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Article: Using stable isotopes of surface water and groundwater to quantify moisture sources across the Yellow River source region

TitleUsing stable isotopes of surface water and groundwater to quantify moisture sources across the Yellow River source region
Authors
KeywordsGroundwater
Indian Summer Monsoon
Lake water
Moisture source
Paleoelevation
Precipitation
River water
Tibetan Plateau
Issue Date2019
PublisherJohn Wiley & Sons Ltd. The Journal's web site is located at http://www3.interscience.wiley.com/cgi-bin/jhome/4125
Citation
Hydrological Processes, 2019, v. 33 n. 13, p. 1835-1850 How to Cite?
AbstractCharacterization of stable isotope compositions (δ2H and δ18O) of surface water and groundwater in a catchment is critical for refining moisture sources and establishing modern isotope–elevation relationships for paleoelevation reconstructions. There is no consensus on the moisture sources of precipitation in the Yellow River source region during summer season. This study presents δ2H and δ18O data from 111 water samples collected from tributaries, mainstream, lakes, and groundwater across the Yellow River source region during summertime. Measured δ18O values of the tributaries range from −13.5‰ to −5.8‰ with an average of −11.0‰. Measured δ18O values of the groundwater samples range from −12.7‰ to −10.5‰ with an average of −11.9‰. The δ18O data of tributary waters display a northward increase of 1.66‰ per degree latitude. The δ18O data and d‐excess values imply that moisture sources of the Yellow River source region during summertime are mainly from the mixing of the Indian Summer Monsoon and the Westerlies, local water recycling, and subcloud evaporation. Analysis of tributary δ18O data from the Yellow River source region and streamwater and precipitation δ18O data from its surrounding areas leads to a best‐fit second‐order polynomial relationship between δ18O and elevation over a 4,600 m elevation range. A δ18O elevation gradient of −1.6‰/km is also established using these data, and the gradient is in consistence with the δ18O elevation gradient of north and eastern plateau. Such relationships can be used for paleoelevation reconstructions in the Yellow River source region.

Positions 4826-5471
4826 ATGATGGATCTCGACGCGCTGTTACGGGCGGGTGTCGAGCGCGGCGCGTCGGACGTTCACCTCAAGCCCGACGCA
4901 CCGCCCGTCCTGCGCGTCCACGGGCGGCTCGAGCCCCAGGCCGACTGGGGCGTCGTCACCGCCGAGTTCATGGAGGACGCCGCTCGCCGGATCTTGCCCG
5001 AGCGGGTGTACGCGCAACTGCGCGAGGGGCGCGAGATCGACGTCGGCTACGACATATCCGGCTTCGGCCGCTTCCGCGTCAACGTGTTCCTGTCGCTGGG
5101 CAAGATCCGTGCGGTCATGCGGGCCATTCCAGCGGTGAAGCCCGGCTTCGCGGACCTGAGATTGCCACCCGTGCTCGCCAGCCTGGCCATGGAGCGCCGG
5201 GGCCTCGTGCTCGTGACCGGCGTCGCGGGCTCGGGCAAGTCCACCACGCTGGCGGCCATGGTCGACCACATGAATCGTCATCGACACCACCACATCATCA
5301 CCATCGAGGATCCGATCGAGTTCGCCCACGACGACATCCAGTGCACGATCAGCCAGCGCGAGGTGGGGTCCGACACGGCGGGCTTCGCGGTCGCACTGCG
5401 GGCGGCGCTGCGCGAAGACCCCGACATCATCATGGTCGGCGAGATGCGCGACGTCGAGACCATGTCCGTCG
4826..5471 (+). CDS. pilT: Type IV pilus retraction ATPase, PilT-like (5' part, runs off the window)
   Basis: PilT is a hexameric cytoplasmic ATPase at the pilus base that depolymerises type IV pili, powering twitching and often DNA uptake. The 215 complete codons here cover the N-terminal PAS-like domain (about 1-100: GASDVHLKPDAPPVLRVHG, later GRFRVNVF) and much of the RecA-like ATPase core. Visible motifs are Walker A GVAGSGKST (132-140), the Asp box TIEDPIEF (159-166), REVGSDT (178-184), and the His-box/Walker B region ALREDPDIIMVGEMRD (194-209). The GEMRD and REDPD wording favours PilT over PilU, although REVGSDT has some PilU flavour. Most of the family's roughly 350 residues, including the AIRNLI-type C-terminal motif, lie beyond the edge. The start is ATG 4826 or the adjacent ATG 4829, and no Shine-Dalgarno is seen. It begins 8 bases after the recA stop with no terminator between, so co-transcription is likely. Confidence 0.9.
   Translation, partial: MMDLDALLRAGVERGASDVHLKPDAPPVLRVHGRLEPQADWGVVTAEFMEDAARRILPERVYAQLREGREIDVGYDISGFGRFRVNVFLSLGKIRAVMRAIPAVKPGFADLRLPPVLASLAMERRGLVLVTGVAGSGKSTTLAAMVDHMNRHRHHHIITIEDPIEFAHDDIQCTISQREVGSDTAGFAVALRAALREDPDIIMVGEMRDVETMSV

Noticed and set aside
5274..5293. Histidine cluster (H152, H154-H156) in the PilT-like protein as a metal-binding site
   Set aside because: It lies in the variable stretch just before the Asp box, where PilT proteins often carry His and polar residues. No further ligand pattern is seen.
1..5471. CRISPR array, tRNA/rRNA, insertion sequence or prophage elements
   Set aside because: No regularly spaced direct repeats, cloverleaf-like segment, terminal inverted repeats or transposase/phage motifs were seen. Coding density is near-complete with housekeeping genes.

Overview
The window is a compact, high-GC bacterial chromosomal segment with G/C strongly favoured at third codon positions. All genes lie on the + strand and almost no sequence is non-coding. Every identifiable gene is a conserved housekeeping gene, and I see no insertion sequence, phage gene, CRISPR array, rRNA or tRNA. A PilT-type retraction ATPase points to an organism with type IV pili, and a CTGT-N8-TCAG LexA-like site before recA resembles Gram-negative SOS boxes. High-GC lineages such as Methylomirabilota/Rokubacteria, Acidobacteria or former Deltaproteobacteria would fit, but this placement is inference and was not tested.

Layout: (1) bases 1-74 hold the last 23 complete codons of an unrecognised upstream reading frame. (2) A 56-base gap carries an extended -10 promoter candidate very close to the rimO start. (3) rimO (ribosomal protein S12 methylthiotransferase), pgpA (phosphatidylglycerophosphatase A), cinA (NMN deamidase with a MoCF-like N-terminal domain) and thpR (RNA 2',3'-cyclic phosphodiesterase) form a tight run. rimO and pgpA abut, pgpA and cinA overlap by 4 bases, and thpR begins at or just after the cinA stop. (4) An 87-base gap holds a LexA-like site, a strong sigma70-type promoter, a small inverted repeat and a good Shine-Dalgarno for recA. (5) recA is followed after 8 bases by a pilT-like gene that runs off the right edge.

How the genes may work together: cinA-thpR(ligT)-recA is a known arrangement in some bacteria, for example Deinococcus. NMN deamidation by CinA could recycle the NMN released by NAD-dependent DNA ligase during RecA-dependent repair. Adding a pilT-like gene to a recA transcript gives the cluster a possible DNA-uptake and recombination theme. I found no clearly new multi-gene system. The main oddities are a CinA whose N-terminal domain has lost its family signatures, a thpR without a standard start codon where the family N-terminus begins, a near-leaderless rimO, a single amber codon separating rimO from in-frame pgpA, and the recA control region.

Persistent Identifierhttp://hdl.handle.net/10722/274953
ISSN
2017 Impact Factor: 3.181
2015 SCImago Journal Rankings: 1.419
ISI Accession Number ID

 

DC FieldValueLanguage
dc.contributor.authorKuang, X-
dc.contributor.authorLuo, X-
dc.contributor.authorJiao, JJ-
dc.contributor.authorLiang, S-
dc.contributor.authorZhang, X-
dc.contributor.authorLi, H-
dc.contributor.authorLiu, J-
dc.date.accessioned2019-09-10T02:32:18Z-
dc.date.available2019-09-10T02:32:18Z-
dc.date.issued2019-
dc.identifier.citationHydrological Processes, 2019, v. 33 n. 13, p. 1835-1850-
dc.identifier.issn0885-6087-
dc.identifier.urihttp://hdl.handle.net/10722/274953-
dc.description.abstractCharacterization of stable isotope compositions (δ2H and δ18O) of surface water and groundwater in a catchment is critical for refining moisture sources and establishing modern isotope–elevation relationships for paleoelevation reconstructions. There is no consensus on the moisture sources of precipitation in the Yellow River source region during summer season. This study presents δ2H and δ18O data from 111 water samples collected from tributaries, mainstream, lakes, and groundwater across the Yellow River source region during summertime. Measured δ18O values of the tributaries range from −13.5‰ to −5.8‰ with an average of −11.0‰. Measured δ18O values of the groundwater samples range from −12.7‰ to −10.5‰ with an average of −11.9‰. The δ18O data of tributary waters display a northward increase of 1.66‰ per degree latitude. The δ18O data and d‐excess values imply that moisture sources of the Yellow River source region during summertime are mainly from the mixing of the Indian Summer Monsoon and the Westerlies, local water recycling, and subcloud evaporation. Analysis of tributary δ18O data from the Yellow River source region and streamwater and precipitation δ18O data from its surrounding areas leads to a best‐fit second‐order polynomial relationship between δ18O and elevation over a 4,600 m elevation range. A δ18O elevation gradient of −1.6‰/km is also established using these data, and the gradient is in consistence with the δ18O elevation gradient of north and eastern plateau. Such relationships can be used for paleoelevation reconstructions in the Yellow River source region.-
dc.languageeng-
dc.publisherJohn Wiley & Sons Ltd. The Journal's web site is located at http://www3.interscience.wiley.com/cgi-bin/jhome/4125-
dc.relation.ispartofHydrological Processes-
dc.subjectGroundwater-
dc.subjectIndian Summer Monsoon-
dc.subjectLake water-
dc.subjectMoisture source-
dc.subjectPaleoelevation-
dc.subjectPrecipitation-
dc.subjectRiver water-
dc.subjectTibetan Plateau-
dc.titleUsing stable isotopes of surface water and groundwater to quantify moisture sources across the Yellow River source region-
dc.typeArticle-
dc.identifier.emailLuo, X: xinluo@hku.hk-
dc.identifier.emailJiao, JJ: jjiao@hku.hk-
dc.identifier.authorityLuo, X=rp02606-
dc.identifier.authorityJiao, JJ=rp00712-
dc.description.naturelink_to_subscribed_fulltext-
dc.identifier.doi10.1002/hyp.13441-
dc.identifier.scopuseid_2-s2.0-85064489156-
dc.identifier.hkuros302942-
dc.identifier.volume33-
dc.identifier.issue13-
dc.identifier.spage1835-
dc.identifier.epage1850-
dc.identifier.isiWOS:000470932200004-
dc.publisher.placeUnited Kingdom-

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